Red Cross/ Red Crescent Climate Centre

Solomon Islands early-action rainfall workshop

23/09/2020 - by the Climate Centre

The Climate Centre earlier this month remotely contributed technical and humanitarian input at a two-day training workshop in the Solomon Islands capital, Honiara, on the interpretation of forecasts in the Pacific Early Action Rainfall Watch system.

The workshop was “the first of its kind for the Met Service to engage partners from NGOs working with people with disabilities and women’s groups,” said David Hiba, Director of the Solomon Islands National Meteorological Services, in opening remarks.

“It’s great to hear from them on how we can tailor EAR Watch information to suit their needs and the people within their networks.”

The workshop, from 7–8 September, covered sub-seasonal, monthly and seasonal forecasts and others for extreme rainfall, as well as information about potential impacts; on crops, for example.

It was organized by the Solomon Islands National Meteorological Services with assistance from the Climate and Oceans Support Program in the Pacific (COSPPac), funded by Australia, and the Secretariat of the Pacific Regional Environment Programme (SPREP), and it was also supported by the French Red Cross, World Vision, the Australian Pacific Climate Partnership, and COSPPac.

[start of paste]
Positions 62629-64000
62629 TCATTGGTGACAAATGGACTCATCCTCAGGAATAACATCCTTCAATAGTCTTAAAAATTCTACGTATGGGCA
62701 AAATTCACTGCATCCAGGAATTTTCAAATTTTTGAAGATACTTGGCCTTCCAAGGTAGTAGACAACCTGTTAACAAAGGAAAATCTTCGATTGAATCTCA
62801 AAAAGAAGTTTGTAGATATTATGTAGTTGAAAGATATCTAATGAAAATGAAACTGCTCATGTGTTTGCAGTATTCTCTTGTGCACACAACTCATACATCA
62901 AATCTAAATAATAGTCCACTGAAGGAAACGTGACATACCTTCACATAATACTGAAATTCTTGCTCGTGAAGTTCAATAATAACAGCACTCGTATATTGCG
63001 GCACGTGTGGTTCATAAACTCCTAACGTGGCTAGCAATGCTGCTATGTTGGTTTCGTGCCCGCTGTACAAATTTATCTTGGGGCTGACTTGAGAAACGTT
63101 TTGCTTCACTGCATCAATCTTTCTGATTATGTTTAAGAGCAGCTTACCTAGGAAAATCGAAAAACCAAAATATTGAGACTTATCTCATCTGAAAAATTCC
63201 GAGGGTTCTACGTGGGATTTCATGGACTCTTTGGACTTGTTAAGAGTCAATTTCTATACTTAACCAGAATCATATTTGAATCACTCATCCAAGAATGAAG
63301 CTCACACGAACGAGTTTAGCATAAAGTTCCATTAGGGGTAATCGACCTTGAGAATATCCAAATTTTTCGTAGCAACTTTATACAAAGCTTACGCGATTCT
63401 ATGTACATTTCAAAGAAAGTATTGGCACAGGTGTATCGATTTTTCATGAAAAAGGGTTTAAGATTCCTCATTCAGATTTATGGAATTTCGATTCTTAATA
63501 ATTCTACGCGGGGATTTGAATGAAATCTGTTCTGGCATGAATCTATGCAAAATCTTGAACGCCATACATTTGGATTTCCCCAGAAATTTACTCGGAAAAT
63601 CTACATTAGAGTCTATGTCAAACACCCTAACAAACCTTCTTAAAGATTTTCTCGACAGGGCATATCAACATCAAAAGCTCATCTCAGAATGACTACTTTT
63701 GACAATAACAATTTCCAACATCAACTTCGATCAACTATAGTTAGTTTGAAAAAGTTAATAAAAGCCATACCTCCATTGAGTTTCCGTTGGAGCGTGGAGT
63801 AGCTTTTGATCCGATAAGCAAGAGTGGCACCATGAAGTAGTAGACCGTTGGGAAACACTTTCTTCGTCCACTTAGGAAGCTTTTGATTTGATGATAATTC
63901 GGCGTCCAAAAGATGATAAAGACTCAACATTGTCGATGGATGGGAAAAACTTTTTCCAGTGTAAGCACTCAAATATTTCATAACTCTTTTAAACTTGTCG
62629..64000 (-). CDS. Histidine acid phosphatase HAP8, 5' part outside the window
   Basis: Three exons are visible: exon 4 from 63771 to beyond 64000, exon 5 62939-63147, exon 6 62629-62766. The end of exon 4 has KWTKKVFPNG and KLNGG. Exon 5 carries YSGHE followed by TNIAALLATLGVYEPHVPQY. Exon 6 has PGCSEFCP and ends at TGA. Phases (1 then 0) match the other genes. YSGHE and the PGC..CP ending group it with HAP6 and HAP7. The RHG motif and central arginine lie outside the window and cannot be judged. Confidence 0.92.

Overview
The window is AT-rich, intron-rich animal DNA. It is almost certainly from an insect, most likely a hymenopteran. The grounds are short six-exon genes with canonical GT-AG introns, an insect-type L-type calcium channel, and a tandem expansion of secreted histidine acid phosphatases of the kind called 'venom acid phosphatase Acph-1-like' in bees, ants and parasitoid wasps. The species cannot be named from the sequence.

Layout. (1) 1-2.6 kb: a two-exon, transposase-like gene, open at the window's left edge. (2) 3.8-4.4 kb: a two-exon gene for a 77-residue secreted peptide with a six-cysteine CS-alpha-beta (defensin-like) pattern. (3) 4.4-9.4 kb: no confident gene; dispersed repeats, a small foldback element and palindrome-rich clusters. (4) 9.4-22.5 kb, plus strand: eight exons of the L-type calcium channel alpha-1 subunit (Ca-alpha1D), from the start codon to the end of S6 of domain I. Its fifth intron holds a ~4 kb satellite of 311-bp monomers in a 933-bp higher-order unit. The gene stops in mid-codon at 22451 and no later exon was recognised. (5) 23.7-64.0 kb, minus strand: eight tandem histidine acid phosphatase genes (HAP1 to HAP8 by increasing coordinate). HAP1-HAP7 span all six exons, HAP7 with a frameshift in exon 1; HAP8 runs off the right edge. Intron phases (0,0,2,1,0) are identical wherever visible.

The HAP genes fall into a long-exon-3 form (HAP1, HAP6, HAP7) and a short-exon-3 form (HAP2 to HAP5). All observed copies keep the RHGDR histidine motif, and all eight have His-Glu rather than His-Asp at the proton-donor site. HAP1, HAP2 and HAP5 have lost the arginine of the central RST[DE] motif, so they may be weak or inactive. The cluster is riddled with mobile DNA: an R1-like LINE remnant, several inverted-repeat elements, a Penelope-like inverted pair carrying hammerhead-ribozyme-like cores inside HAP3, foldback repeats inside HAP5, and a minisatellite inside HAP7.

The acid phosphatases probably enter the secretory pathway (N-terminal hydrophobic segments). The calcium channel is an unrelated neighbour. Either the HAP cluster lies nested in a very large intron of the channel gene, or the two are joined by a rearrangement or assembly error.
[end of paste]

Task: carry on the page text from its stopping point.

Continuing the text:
Secondary impacts?

A news story on the SPREP website described the sessions’ main goal as helping “participants understand and interpret the EAR Watch bulletin, as well as identifying appropriate traditional and local drought preparedness and coping strategies to provide additional guidance…”.

It had been able to identify the varying needs of different social groups within communities – such as women, youth, and people with disabilities, according to Lloyd Tahani, Deputy Director of the Solomon Islands Met Service.

EAR Watch provides information on observed rainfall over 12 months and predictions for the next three to help agencies prepare for prolonged wet or dry periods that could trigger secondary impacts such as water-borne disease.

The system has now been replicated in (alphabetically) the Cook Islands, Fiji, Kiribati, Papua New Guinea, Samoa, Tuvalu and Vanuatu, SPREP reported.

Participants at this month’s Solomon Islands workshop on the interpretation of forecasts in the Early Action Rainfall Watch (EAR) system. (Photo: SPREP)